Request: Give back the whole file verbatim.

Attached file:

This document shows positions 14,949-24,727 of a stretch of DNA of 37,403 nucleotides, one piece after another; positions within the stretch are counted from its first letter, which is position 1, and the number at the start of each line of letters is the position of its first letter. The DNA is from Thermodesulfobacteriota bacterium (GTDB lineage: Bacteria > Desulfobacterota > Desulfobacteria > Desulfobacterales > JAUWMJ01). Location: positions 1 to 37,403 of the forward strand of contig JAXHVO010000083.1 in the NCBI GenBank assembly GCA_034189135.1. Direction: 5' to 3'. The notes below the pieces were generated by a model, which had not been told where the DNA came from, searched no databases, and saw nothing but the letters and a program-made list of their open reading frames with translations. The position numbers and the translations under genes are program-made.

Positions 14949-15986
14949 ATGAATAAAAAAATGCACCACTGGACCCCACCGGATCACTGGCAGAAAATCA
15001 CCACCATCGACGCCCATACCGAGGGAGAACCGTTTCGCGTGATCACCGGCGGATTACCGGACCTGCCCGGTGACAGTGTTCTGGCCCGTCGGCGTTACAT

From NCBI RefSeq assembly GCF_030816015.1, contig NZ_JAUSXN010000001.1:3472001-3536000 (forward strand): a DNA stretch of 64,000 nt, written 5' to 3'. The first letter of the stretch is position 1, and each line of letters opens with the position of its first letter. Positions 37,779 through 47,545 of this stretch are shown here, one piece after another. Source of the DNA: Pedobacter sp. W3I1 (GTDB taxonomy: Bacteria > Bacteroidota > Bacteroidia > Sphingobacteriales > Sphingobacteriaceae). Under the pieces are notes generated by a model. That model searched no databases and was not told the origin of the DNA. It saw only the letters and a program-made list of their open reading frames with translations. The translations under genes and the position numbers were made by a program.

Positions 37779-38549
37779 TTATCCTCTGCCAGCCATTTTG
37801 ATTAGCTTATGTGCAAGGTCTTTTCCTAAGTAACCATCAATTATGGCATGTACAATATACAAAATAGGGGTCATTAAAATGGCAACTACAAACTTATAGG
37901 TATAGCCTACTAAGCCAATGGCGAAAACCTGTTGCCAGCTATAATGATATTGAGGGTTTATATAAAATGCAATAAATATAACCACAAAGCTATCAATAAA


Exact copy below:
This document shows positions 14,949-24,727 of a stretch of DNA of 37,403 nucleotides, one piece after another; positions within the stretch are counted from its first letter, which is position 1, and the number at the start of each line of letters is the position of its first letter. The DNA is from Thermodesulfobacteriota bacterium (GTDB lineage: Bacteria > Desulfobacterota > Desulfobacteria > Desulfobacterales > JAUWMJ01). Location: positions 1 to 37,403 of the forward strand of contig JAXHVO010000083.1 in the NCBI GenBank assembly GCA_034189135.1. Direction: 5' to 3'. The notes below the pieces were generated by a model, which had not been told where the DNA came from, searched no databases, and saw nothing but the letters and a program-made list of their open reading frames with translations. The position numbers and the translations under genes are program-made.

Positions 14949-15986
14949 ATGAATAAAAAAATGCACCACTGGACCCCACCGGATCACTGGCAGAAAATCA
15001 CCACCATCGACGCCCATACCGAGGGAGAACCGTTTCGCGTGATCACCGGCGGATTACCGGACCTGCCCGGTGACAGTGTTCTGGCCCGTCGGCGTTACAT

From NCBI RefSeq assembly GCF_030816015.1, contig NZ_JAUSXN010000001.1:3472001-3536000 (forward strand): a DNA stretch of 64,000 nt, written 5' to 3'. The first letter of the stretch is position 1, and each line of letters opens with the position of its first letter. Positions 37,779 through 47,545 of this stretch are shown here, one piece after another. Source of the DNA: Pedobacter sp. W3I1 (GTDB taxonomy: Bacteria > Bacteroidota > Bacteroidia > Sphingobacteriales > Sphingobacteriaceae). Under the pieces are notes generated by a model. That model searched no databases and was not told the origin of the DNA. It saw only the letters and a program-made list of their open reading frames with translations. The translations under genes and the position numbers were made by a program.

Positions 37779-38549
37779 TTATCCTCTGCCAGCCATTTTG
37801 ATTAGCTTATGTGCAAGGTCTTTTCCTAAGTAACCATCAATTATGGCATGTACAATATACAAAATAGGGGTCATTAAAATGGCAACTACAAACTTATAGG
37901 TATAGCCTACTAAGCCAATGGCGAAAACCTGTTGCCAGCTATAATGATATTGAGGGTTTATATAAAATGCAATAAATATAACCACAAAGCTATCAATAAA